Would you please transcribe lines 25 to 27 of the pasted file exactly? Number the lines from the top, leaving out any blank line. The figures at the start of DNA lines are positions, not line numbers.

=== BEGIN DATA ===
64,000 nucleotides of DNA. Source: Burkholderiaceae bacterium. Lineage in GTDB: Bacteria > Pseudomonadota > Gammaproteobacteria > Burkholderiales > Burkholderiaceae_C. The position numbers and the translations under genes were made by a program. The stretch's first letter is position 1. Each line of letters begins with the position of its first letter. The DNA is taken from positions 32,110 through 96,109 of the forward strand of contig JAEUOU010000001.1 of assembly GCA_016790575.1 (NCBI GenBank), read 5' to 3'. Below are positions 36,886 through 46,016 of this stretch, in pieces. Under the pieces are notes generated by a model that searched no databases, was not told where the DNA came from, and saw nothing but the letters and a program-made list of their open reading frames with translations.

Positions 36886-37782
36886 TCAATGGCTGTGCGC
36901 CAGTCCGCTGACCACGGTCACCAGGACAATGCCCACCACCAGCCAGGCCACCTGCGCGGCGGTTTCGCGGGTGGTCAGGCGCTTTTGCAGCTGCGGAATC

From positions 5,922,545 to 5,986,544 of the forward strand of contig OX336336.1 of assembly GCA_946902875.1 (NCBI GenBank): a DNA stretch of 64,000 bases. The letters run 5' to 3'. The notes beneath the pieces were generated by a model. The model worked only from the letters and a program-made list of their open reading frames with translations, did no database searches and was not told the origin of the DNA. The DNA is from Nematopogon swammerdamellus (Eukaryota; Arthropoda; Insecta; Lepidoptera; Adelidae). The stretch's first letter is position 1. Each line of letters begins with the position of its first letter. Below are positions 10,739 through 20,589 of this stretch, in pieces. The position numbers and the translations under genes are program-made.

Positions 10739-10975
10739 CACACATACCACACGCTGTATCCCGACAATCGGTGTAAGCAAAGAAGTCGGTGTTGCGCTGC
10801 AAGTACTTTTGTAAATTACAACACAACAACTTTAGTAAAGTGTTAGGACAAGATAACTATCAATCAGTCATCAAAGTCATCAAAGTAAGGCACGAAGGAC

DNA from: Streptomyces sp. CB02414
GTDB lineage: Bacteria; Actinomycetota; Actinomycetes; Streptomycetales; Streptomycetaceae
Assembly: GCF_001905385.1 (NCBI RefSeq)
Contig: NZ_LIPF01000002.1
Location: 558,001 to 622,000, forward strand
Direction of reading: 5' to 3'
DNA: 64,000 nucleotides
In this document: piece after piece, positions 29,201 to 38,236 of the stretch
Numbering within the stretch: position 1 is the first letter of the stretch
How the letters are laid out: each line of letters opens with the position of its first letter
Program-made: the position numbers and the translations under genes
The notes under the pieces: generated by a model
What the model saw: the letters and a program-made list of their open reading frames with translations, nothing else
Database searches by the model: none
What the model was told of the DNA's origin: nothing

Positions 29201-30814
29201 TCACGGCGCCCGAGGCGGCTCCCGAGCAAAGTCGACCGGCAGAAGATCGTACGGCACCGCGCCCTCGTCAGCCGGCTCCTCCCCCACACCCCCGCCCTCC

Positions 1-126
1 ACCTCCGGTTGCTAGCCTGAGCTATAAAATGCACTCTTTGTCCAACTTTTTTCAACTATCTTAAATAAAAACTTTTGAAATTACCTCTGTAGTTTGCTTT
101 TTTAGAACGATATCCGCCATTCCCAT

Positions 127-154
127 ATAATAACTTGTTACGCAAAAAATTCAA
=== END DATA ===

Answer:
29201 TCACGGCGCCCGAGGCGGCTCCCGAGCAAAGTCGACCGGCAGAAGATCGTACGGCACCGCGCCCTCGTCAGCCGGCTCCTCCCCCACACCCCCGCCCTCC

Positions 1-126
1 ACCTCCGGTTGCTAGCCTGAGCTATAAAATGCACTCTTTGTCCAACTTTTTTCAACTATCTTAAATAAAAACTTTTGAAATTACCTCTGTAGTTTGCTTT